FILM

Review: Chocolat serves up a well-confected plot and cast

The makers of Chocolat followed a simple recipe: mix one heaping tablespoon of tried-and-true actors with a dash of classical music and jazz, roll into a heart-warming plot and bake in an eccentric French village.
The result: a film that is light and sweet at first bite, but which leaves a rich and gratifying aftertaste.
Juliette Binoche stars as Vianne, a vagabond chocolate maker who arrives "on a sly breeze" one day in a puritanical French village where "if you saw something you weren't supposed to see, you looked the other way". Her timing couldn't be worse: the Christian holiday of Lent has just started, and in this part of la campagne, that means six weeks of strict self-denial. Even croissants and jam are forbidden.


Johnny Depp, a river rat passing through town, dances with Judi Dench, a diabetic chocolate-lover, in the film Chocolat.
Courtesy SPI

Chocolat

Running time: 2 hours
Starring: Juliette Binoche, Johnny Depp
Playing in Bratislava at: Charlie Centrum
Rating: 8 out of 10

The makers of Chocolat followed a simple recipe: mix one heaping tablespoon of tried-and-true actors with a dash of classical music and jazz, roll into a heart-warming plot and bake in an eccentric French village.

The result: a film that is light and sweet at first bite, but which leaves a rich and gratifying aftertaste.

Juliette Binoche stars as Vianne, a vagabond chocolate maker who arrives "on a sly breeze" one day in a puritanical French village where "if you saw something you weren't supposed to see, you looked the other way". Her timing couldn't be worse: the Christian holiday of Lent has just started, and in this part of la campagne, that means six weeks of strict self-denial. Even croissants and jam are forbidden.

Vianne builds a chocolate shop and draws the ire of the local Count, who also functions as village mayor, landlord and inspector of individual piety. Under his disapproving gaze, Vianne stirs up the villagers' staid lives with spiked sweets and impious suggestions. A bored housewife discovers the joys of marriage with chocolate aphrodisiacs; an old man courts a widow who's been in mourning since WWI with candy; a battered housewife finds the courage to flee her husband with Vianne's support.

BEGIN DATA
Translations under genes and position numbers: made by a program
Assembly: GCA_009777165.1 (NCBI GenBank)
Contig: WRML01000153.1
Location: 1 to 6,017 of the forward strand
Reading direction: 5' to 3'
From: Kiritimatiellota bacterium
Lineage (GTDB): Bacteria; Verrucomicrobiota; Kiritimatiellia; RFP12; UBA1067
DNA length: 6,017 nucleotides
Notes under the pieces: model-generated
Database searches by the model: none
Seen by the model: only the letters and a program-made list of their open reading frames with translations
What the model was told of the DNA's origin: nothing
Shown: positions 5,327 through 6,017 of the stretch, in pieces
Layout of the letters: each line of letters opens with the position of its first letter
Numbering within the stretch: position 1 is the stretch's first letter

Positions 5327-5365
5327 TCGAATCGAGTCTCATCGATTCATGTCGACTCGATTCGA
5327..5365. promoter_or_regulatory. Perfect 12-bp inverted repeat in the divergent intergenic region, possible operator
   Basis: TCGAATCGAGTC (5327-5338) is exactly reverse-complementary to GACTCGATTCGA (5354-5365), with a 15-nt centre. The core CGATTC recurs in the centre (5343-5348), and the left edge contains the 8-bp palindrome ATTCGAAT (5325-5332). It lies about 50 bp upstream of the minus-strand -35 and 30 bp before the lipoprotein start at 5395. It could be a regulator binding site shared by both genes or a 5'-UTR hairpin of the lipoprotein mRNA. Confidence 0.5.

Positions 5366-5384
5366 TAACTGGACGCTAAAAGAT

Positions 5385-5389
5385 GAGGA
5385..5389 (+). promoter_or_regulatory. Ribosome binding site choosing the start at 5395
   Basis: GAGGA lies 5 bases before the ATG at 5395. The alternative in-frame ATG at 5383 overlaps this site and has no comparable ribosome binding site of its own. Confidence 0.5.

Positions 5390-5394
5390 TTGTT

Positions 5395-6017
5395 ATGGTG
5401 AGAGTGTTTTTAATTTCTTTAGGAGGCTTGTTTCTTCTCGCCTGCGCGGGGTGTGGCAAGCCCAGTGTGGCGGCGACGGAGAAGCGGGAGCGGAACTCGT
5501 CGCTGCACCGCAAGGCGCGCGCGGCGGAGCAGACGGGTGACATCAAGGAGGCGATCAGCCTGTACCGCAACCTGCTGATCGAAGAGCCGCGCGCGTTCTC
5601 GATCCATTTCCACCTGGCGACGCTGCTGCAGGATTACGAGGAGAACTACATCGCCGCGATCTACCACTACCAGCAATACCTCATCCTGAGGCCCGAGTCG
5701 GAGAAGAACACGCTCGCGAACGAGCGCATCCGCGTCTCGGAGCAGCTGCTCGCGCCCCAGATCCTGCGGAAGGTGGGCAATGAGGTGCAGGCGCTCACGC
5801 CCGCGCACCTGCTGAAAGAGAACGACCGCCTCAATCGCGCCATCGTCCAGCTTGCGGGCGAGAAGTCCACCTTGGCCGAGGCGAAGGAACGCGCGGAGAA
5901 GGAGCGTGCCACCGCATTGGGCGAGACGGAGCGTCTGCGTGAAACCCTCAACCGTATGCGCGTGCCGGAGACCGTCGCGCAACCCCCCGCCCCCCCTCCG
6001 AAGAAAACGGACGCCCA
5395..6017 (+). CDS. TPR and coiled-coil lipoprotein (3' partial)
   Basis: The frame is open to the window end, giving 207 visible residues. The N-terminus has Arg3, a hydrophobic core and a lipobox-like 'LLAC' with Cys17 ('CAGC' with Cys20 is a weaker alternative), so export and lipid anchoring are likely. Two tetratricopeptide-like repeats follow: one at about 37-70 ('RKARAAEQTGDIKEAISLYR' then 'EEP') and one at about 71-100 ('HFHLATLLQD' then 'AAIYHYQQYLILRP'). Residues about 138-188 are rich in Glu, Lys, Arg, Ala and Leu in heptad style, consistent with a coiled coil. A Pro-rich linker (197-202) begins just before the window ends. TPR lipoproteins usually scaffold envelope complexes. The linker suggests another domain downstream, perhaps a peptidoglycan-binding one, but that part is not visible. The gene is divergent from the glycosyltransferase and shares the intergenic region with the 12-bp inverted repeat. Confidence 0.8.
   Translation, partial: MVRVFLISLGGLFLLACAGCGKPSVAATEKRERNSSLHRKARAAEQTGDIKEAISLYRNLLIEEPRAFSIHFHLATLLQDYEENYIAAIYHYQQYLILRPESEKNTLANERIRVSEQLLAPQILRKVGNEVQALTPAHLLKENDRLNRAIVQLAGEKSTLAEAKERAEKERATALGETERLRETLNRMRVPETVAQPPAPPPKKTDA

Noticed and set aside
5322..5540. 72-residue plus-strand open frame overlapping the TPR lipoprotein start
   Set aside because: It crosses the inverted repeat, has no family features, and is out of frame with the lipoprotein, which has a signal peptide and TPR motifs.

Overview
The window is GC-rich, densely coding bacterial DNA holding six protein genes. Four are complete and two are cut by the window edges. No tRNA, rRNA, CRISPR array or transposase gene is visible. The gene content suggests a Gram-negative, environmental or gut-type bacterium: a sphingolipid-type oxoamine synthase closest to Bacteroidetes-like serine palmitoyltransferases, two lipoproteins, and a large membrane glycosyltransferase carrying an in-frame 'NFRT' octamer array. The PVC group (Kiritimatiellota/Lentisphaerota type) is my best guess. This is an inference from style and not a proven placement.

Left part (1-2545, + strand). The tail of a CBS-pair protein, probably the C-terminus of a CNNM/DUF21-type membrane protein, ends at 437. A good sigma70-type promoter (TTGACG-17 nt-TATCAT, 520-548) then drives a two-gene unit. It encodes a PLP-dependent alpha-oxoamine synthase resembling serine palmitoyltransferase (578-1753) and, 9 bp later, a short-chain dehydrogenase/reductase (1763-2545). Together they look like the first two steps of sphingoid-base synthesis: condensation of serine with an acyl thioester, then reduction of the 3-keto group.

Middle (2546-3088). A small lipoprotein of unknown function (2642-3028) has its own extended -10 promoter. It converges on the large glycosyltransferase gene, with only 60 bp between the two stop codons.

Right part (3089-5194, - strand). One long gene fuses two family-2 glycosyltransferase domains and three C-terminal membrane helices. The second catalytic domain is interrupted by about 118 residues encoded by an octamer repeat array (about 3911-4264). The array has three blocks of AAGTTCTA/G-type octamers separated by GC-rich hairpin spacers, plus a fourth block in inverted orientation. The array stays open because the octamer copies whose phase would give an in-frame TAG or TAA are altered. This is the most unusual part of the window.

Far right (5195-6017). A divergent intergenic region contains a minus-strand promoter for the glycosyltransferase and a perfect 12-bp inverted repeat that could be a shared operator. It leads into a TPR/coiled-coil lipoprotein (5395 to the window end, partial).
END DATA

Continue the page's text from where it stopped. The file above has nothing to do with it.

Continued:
Questions arise: Where is Vianne from? How can she earn a living selling chocolates in a small village, especially when she gives out so many free samples? Why would such a free spirit choose to settle in a small and dourly Christian village?

A well-placed bit of background provides the answers and transforms the film into a modern-day fairy tale: Vianne's mother was from a Mayan tribe that wandered the South American countryside using ancient chocolate recipes to unlock yearnings and reveal destinies.

Chocolat gains energy and charm from that point on, as Vianne pushes the villagers to resolve the contradiction between their sensual natures and their pious traditions. Judi Dench (Queen Elizabeth from Shakespeare in Love) is touching as a vulgar, crotchety grandmother who softens in her battle with her prudish daughter; Lena Olin is convincing as the skittish battered wife, and Binoche shines in the lead role as the bewitching outsider saving locals from the trap their own lives have become.

Ultimately, Vianne must contend with the Count if she is to last in the village. "My family expelled the Huguenots," he warns. "You present a lesser challenge." The arrival of a clan of river rats led by a guitar playing Johnny Depp, to whom Vianne takes a shine, but whom the Count loathes, raises the stakes in their personal battle (and injects lively Django Reinhardt jazz numbers into the film's mostly classical score). But the Count eventually proves more vulnerable to temptation than he at first seemed, and has both a sweet tooth and soft core.

Everything comes together in Chocolat's closing scenes - the interwoven plot lines, unresolved love, the exquisite shots of chocolate. The only question is whether Vianne will decamp to a new town or relinquish life on the road. But either way, in a movie like this, you couldn't have a sour ending.

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